Video: GT2 RS Street Weapon Battles Full-Race 991 GT3 Cup Car

Some people lead colorful lives make you want to get up a little earlier in the morning. YouTuber Sebastian Vittel not only owns a garage full of great sports cars, but he never forced his Porsche 991 GT2 RS into a quiet, depressing life inside a dusty garage. The twin-turbocharged GT2 RS is true track scalpel, and Vittel has spent plenty of time honing his skills in this car at some of the world’s best tracks. He’s grown so capable with the GT2 RS that he’s now able to keep its race-only sibling, the GT3 Cup, in its sights. The comparison helps highlight just how a heavier road car compares against a lighter, less powerful race car with a similar layout.

The GT2 RS wears steel brakes (instead of the standard carbon-ceramics) for affordable tracking, and incredibly, it can catch the 991 Cup under braking.

The normally-aspirated 991 Cup might only make 485 horsepower, which looks almost pedestrian when compared to its force-fed sibling, but it only has to push around a car that weighs 2,645 pounds. Add in a 150-pound, salad-fed racing driver in the seat, and the Cup can’t weigh much more than 2,800 pounds. Compare that to the 3,250-pound road car, which, occupied by the husky Vittel and a passenger, likely weighs in around 3,600 pounds. That’s a considerable difference.

Plus, they’re both wearing worn tires. The 991 Cup wears slicks which are truly at the end of their cord, while the road car wears a set of Michelin Pilot Sport Cup 2 R with maybe 15 laps left in them. While the Pilot Sport Cup 2 Rs don’t offer as much absolute grip, they’re forced into the pavement through improved camber settings and more downforce from a steeper wing angle and a raised wing courtesy of taller GT3 RS wing supports.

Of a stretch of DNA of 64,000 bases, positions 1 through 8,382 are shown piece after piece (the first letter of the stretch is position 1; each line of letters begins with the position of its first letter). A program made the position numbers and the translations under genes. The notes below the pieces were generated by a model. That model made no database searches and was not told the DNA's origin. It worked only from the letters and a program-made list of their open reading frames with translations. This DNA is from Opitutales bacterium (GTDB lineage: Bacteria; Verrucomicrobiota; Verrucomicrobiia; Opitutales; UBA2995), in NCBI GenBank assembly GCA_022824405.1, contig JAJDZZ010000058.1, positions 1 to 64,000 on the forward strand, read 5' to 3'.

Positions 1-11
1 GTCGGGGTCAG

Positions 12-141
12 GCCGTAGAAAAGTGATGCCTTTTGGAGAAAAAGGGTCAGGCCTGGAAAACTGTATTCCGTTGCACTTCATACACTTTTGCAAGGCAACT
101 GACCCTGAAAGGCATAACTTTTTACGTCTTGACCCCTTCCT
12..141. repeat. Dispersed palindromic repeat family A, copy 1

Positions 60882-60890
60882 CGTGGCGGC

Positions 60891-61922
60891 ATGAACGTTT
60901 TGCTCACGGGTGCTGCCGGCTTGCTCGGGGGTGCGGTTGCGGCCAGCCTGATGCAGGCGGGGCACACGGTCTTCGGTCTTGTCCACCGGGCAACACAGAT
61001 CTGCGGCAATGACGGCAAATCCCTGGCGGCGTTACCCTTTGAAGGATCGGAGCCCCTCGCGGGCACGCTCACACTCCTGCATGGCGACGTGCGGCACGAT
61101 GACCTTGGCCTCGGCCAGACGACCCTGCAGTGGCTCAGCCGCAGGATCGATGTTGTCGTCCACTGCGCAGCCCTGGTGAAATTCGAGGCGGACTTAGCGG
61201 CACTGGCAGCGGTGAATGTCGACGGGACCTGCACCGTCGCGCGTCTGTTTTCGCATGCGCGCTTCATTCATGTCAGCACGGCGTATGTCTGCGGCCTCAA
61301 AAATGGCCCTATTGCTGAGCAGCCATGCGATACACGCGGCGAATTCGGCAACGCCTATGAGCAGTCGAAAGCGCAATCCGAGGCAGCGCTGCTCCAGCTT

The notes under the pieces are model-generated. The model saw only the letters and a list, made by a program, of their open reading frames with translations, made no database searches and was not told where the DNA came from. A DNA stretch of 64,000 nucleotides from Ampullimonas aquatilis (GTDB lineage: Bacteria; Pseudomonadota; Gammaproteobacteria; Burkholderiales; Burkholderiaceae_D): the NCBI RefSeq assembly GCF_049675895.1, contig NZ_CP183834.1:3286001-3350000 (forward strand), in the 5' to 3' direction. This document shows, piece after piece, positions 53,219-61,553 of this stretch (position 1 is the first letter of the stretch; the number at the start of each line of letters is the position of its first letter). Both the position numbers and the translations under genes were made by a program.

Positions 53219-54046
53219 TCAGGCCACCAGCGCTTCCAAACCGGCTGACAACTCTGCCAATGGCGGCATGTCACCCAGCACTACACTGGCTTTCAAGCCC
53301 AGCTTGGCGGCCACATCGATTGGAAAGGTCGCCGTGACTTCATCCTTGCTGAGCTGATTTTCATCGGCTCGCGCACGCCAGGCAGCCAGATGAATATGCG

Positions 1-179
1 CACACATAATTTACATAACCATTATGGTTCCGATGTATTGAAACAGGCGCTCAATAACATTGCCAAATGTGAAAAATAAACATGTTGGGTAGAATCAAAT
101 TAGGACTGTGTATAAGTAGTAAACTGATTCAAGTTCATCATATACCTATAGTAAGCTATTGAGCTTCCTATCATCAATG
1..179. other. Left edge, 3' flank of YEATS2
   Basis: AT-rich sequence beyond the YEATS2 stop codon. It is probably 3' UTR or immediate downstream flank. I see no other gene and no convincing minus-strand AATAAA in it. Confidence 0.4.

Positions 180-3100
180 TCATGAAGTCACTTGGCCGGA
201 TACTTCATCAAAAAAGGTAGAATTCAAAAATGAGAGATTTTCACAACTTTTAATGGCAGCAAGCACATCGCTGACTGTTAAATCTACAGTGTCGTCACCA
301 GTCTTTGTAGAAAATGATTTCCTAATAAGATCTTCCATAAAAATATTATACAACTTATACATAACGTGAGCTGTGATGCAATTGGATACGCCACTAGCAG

The gap eked out leading on to the Mistral…

Paul Ricard is one of the best tracks to test these two. There are straights which are long enough to reward the GT2 RS’s power advantage, but with as many technical sections to reward the lighter cars, the playing field is quite level. The 991 Cup is svelte, and that means the driver can brake later, corner faster, and get on the power earlier. Those qualities all amount to a much better exit on to Ricard’s Mistral Straight (1:09). This is where the GT2 RS’s thrust is best applied—but it takes the entire straight to close the gap! While some would think the GT2 RS’s additional 215 horsepower would allow it to walk the 991 Cup down the half-mile straight, the racing car stays ahead. Now, we see exactly why a strong corner exit is so important.

…is halved by the end of the straight; the benefits of an additional 215 horsepower.

In fact, it’s the faster sections which reward the road car including the long sweepers—and there are a few at Paul Ricard. Though the 991 Cup’s agility helps in rapid direction changes, the two are incredibly close in long corners like Beausset (2:00) which test total grip. The most notable difference is in entering and exiting slower corners, and those, over the course of a lap, allow the 991 Cup to stretch a minor lead, but it doesn’t exactly sail off into the distance. Quite an accomplishment for something that could shift gears for you on the way to the grocery store.

 

About the author

Tommy Parry

Tommy Parry has been racing and writing about racing cars for the past seven years. As an automotive enthusiast from a young age, he worked jobs revolving around cars throughout high school, and tried his hand on the race track on his 20th birthday. After winning his first outdoor kart race, Tommy began working as an apprentice mechanic to amateur racers in the Bay Area to sharpen his mechanical understanding. He has worked as a track day instructor and automotive writer since 2012, and continues to race karts, formula cars, sedans, and rally cars in the San Francisco region.
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